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Loss of taste and smell among hospitalised COVID patients

Thursday December 10th 2020

Almost two-thirds of people admitted to an Italian hospital with COVID-19 at the beginning of the pandemic had lost their senses of smell and taste, according to a small study published yesterday.

Study author Dr Francesco Bax, of Santa Maria della Misericordia University Hospital in Udine, said the findings suggest that doctors should consider the loss of taste and smell as early indicators of COVID-19 infection.

The research, published online in Neurology Clinical Practice, also revealed that about 22% of the 93 patients involved said impaired sense of smell and taste was their first symptom of infection.

“Loss of smell and taste are common in people who have COVID-19 infections, and our study found that these symptoms often occur before other symptoms, like fever or shortness of breath,” said Dr Bax.

“Because of that, clinicians should consider a patient’s loss of smell and taste an early indication of infection, one that is monitored closely while keeping that patient isolated, and possibly quarantined, until a definitive diagnosis can be made.

“While many people show evidence of COVID-19 infection in the lungs, we found there could be more at play than what a person’s lungs can tell us.”

The 93 participants had an average age of 63 and were admitted to the non-intensive COVID-19 unit of the hospital in March 2020 after either testing positive for the virus with a swab test or showing signs of lung problems with a chest X-ray or scan.

Loss of smell and taste were present in 58 people (63%) and for 13 (22%) of the participants those were their first symptom. The symptoms lasted for about 25-30 days.

When the researchers examined blood work, to see if there were certain biomarkers of inflammation, they found that compared to coronavirus-infected patients who did not lose their sense of smell and taste, those with compromised sense of smell had fewer leukocytes – particularly reduced neutrophils.

The people who lost their sense of smell had an average of 4,695 leukocytes per microlitre (μL), compared to 6,010/μL in those with a normal sense of smell – a 23% reduction – while those who lost their sense of smell had an average of 3,250 neutrophils/μL, compared to an average of 3,960/μL in those with a normal sense of smell – a decrease of 29%.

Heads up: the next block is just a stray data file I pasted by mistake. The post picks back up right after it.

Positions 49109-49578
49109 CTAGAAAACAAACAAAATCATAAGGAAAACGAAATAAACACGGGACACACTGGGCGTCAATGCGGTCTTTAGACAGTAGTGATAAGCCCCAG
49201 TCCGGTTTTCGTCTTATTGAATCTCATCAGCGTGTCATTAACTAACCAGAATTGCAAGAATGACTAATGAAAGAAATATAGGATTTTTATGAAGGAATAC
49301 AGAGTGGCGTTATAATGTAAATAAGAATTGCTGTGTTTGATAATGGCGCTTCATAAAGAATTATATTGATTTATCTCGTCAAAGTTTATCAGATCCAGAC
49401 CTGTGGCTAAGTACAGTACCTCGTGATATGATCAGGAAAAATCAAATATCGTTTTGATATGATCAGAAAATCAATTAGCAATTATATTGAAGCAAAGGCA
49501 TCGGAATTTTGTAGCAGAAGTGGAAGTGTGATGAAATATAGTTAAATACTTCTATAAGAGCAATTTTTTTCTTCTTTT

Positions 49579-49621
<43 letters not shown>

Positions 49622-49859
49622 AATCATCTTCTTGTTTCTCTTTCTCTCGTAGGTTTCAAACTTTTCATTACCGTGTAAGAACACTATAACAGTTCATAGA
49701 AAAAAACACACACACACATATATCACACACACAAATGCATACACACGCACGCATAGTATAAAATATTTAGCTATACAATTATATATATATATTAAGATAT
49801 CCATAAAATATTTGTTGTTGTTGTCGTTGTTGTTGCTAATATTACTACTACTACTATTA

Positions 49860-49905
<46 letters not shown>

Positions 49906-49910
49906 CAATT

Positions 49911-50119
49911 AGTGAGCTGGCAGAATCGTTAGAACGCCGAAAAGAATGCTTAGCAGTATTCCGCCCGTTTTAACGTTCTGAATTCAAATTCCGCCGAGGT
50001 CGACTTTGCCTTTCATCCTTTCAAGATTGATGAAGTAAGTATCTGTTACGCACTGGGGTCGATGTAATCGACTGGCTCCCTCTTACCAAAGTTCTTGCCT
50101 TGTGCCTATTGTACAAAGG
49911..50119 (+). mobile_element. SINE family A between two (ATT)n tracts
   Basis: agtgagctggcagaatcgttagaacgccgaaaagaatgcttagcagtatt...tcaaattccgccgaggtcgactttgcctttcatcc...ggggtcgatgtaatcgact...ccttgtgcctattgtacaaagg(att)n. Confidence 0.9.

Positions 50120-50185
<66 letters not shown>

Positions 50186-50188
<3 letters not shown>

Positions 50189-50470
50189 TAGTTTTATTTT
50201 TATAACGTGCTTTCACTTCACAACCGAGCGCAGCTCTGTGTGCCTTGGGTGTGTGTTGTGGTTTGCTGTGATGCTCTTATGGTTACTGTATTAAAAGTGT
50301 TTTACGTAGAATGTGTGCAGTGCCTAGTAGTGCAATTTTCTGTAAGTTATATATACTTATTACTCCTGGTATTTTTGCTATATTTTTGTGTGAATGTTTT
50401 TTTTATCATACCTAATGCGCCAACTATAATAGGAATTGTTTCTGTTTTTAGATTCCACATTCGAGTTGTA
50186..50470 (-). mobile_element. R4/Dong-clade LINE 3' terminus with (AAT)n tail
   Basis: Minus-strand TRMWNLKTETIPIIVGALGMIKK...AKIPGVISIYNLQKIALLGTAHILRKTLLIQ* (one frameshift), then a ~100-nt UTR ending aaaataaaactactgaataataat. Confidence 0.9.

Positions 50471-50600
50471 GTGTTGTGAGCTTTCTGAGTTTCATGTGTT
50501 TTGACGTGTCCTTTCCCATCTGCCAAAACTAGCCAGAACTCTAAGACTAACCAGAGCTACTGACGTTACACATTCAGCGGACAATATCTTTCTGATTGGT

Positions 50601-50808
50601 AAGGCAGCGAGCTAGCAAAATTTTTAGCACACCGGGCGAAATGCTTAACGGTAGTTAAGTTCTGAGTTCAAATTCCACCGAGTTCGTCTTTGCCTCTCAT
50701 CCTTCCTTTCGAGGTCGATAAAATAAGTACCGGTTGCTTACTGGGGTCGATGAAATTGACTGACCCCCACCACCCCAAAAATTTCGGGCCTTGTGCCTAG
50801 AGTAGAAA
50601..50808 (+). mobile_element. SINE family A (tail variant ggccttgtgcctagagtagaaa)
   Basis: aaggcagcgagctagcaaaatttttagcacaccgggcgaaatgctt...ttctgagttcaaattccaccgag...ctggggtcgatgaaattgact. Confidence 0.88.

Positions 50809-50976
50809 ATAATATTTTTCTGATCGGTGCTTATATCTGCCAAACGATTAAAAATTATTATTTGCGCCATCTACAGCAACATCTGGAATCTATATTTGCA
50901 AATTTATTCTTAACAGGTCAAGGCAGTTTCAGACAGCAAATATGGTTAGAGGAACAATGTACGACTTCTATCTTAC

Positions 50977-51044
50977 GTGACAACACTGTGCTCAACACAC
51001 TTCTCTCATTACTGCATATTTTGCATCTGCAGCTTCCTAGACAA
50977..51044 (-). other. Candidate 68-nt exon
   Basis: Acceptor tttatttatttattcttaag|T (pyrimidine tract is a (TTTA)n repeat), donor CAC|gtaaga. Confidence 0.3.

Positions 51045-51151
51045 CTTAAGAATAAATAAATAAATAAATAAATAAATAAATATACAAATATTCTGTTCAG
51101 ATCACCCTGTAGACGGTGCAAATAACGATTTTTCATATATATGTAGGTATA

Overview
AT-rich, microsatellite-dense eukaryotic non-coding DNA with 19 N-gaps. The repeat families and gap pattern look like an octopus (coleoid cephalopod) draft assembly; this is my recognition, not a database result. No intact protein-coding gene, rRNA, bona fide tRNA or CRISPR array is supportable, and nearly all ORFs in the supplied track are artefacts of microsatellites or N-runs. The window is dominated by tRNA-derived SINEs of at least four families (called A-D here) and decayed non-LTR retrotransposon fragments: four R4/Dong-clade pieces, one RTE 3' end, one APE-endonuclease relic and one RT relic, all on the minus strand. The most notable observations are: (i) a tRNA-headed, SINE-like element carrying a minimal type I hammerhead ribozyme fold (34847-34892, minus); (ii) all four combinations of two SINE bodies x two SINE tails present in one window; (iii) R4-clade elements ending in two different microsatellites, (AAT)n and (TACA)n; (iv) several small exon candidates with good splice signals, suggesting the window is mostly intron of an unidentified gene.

“More research is needed to determine whether this decrease in white blood cells we observed can be used to help identify patients in the early stages of COVID-19 infection,” said Dr Bax.

“For people whose first symptoms were loss of taste and smell, we found very few had nasal congestion, so we think obstruction of the nasal passages is an unlikely cause of these symptoms. However, the association between a blood cell imbalance and losing your sense of smell may help in identifying patients at risk.”

An American study in the same edition of Neurology® Clinical Practice warns that people who have a moderate case of COVID-19 could suffer neurologic complications including stroke, seizures, movement disorders, inflammatory diseases.

The study involved 74 people, whose average age was 64 and who tested positive for COVID-19 between 15 April and 1 July 2020. They were evaluated for various neurologic conditions at a large hospital in Boston, Mass., and 47 had prior history of neurologic disease.

At the time they were admitted to hospital, 18 people had strokes, 15 had seizures and 26 had a type of brain dysfunction that causes confusion and delirium. Seven people had movement disorders, including five people with myoclonus, while three had traumatic brain injuries due to falls in their homes after developing COVID-19.

One person had signs of developing autoimmune encephalitis, but these symptoms improved after the patient received corticosteroids.

Ten people died in the hospital, while those who survived had, on average, moderately severe disability, when they left the hospital, compared to mild disability before their hospitalisation.

Twenty-seven returned home and 20 went to nursing facilities, including 11 who had previously been living at home. Nine went to acute rehabilitation centres – eight of whom had previously lived at home.

Three people went to long-term acute care hospitals and five were entered into a hospice, either at home or as an inpatient.

Study author Dr Pria Anand, of Boston University School of Medicine, USA, said: “More research is needed to fully understand the breadth of neurologic complications associated with COVID-19 infection.”

Neurology Clinical Practice 9 December 2020

Tags: Brain & Neurology | Europe | Flu & Viruses

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